07 January 2005

What is philosophy these days?

What is philosophy these days?

Jan 7, 2005

Dear Friends,

I was/am having problems with my emails as you would have realised by now; or

rather your email inbox has!!

The problem is this, I'm using Outlook Express connected to an ADSL line

(Telefonica). However, when I prepare the emails from MS Word, it sometimes does

not send copies to the out box in Outlook Express and when it does it refuses

to send them on the philomadrid@yahoo.co.uk email account; so I have to use my

Wanadoo account. I know it is complicated and what I have read about it does not

make it easy. Oh! Yes, to really complicate life I switched to Mozilla's

Thunderbird email program (read old Netscape) for a while; you don't want to

know the rest even if it is a good program……..

Anyway, I think I have solved the problem: go back to the old technology! Which

of course brings me straight to next Sunday's topic: What is philosophy these


Does ADSL technology qualify as a philosophical question?

Take care,

See you Sunday


SUNDAY 6.30pm START at Molly Malone's Pub, probably downstairs, but just in case

there is no football on go to the very back of the pub, then turn left and

left again!


Subscribe yahoo group send an email to:


tel 606081813


Pub Molly Malone, c/ Manuela Malasaña, 11, Madrid 28004

metro: <Bilbao> : buses: 21, 149, 147

What is philosophy these days?

Maybe philosophy has always been the same? In the same way that mathematics or

architecture has always been the same. What has changed are: what people

philosophise about and how they do philosophy.

Today, we have more opportunities to do philosophy. We still have the

traditional venues such as journals, conferences, books, maybe an article or two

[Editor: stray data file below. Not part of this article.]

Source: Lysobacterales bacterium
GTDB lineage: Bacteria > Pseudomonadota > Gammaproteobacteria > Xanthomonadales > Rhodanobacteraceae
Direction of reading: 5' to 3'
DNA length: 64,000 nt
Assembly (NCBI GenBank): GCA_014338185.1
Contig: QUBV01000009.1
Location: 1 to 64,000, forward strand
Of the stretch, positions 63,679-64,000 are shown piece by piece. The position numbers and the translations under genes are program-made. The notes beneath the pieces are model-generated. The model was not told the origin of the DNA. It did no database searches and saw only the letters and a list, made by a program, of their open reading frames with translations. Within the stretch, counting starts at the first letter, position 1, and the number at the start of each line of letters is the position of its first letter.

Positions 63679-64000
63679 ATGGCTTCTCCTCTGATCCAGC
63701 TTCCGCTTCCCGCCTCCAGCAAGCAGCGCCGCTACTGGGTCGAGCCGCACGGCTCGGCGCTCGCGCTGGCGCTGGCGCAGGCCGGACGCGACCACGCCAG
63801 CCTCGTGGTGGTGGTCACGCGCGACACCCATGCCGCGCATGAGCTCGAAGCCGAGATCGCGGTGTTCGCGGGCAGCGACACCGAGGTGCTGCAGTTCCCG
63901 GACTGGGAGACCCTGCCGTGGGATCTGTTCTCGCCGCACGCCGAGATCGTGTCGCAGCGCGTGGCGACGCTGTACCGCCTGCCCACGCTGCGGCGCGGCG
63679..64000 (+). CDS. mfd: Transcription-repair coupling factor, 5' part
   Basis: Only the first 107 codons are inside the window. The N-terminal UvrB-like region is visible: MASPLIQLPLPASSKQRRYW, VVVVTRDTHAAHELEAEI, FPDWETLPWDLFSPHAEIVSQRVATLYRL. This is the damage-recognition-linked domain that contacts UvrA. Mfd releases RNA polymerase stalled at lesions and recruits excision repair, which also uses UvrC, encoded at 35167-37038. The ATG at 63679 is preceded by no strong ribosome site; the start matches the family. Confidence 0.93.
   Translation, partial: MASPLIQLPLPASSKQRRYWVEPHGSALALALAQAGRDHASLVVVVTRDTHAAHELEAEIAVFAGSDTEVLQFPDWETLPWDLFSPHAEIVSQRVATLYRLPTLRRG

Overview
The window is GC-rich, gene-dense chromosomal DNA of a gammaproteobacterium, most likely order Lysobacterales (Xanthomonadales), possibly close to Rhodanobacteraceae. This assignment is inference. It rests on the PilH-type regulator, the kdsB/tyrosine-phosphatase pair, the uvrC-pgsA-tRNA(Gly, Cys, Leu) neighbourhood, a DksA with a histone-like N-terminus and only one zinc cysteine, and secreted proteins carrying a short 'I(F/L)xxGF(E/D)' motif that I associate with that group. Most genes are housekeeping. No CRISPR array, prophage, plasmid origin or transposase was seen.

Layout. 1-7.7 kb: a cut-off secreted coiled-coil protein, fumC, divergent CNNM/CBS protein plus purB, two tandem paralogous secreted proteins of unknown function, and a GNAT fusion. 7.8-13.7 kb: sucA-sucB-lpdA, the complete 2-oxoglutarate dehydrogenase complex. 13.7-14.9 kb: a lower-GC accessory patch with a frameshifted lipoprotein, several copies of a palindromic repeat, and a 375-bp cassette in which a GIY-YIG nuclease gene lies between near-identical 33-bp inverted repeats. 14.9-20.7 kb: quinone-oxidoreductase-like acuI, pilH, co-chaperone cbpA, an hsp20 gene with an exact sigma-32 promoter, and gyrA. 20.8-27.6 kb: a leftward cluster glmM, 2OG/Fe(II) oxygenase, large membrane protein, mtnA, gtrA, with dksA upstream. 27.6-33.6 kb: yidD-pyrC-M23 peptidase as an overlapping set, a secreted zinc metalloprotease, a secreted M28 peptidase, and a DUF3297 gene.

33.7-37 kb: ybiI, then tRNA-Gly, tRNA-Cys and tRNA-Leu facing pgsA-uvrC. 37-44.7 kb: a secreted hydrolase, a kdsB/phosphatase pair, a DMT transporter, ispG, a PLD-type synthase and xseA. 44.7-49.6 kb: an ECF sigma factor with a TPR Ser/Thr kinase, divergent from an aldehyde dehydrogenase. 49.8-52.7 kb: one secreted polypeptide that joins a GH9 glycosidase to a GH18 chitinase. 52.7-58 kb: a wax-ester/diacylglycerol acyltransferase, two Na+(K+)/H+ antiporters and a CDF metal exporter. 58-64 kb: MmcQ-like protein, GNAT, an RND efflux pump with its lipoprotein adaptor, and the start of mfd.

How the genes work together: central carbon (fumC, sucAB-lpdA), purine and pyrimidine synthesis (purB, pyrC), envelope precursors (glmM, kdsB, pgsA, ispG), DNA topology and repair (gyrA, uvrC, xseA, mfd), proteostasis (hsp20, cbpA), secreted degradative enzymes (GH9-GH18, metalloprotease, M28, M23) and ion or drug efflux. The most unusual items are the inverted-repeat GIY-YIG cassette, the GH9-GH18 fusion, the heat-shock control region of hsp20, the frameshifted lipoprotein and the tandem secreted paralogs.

in a newspaper and of course universities. Other venues for philosophy have been

from the Paris salons to the coffee shops of central Europe. Today, the

participants might not be as exclusive as in the past, but they, or should that

be 'we,' are still full of vision and passion. Today, we also meet in cafés and

pubs, and then there is the internet. The internet is probably the single most

important thing that has happened to philosophy and which is also different from

what took place in the past. Today we can reach more people in more exotic

locations, at the same time, to share our philosophy with. We can meet with

people who have varied interests and of course we have close to limitless access

to information. And this is where the state of philosophy today takes it's cue.

Could it be that all these new opportunities to do philosophy change the state

of philosophy and what is philosophy? We have first to distinguish between what

is labelled as philosophy and what people are philosophising about. However,

what's in and what's out might still at the end be a matter of fashion and needs

of the day. Identifying fashion from philosophy might itself be a challenge for

philosophy today. Furthermore, there is no reason to suppose that information

overload does not apply to philosophy. This means that the task of identifying

real philosophy is that much more difficult.

Of course, one must point out that what is labelled as philosophy by

professional philosophers, what is regarded as science by those who prefer other

name tags and what actually is philosophy will always remain a challenge is the

quest for knowledge. However, I would identify the following areas as being some

of the prime interests to philosophy today.

> Issues concerning consciousness especially the brain and how it works. An

interesting debate concerns the role quantum mechanical phenomena play in the

brain and their implications to consciousness. Linked to these issues are the

implications of DNA research including cloning, genetic engineering and


> Issues in medical ethics and bioethics, especially isssues relating to the

development of new treatments, caring for terminally ill people, globalisation

of health and models of health services. An issue that needs debating is who

sets the ethical standards in medicine. Can we assume that the practitioners of

medicine are the best people to set the ethical standards? The problem here is

that real life cannot usually wait for people to come up, in real time, with a

philosophical conclusion. Another issue is, how much do we need to know about

medicine to contribute intelligently to a philosophical debate about medical


> Philosophy of language especially the development of concepts, theories of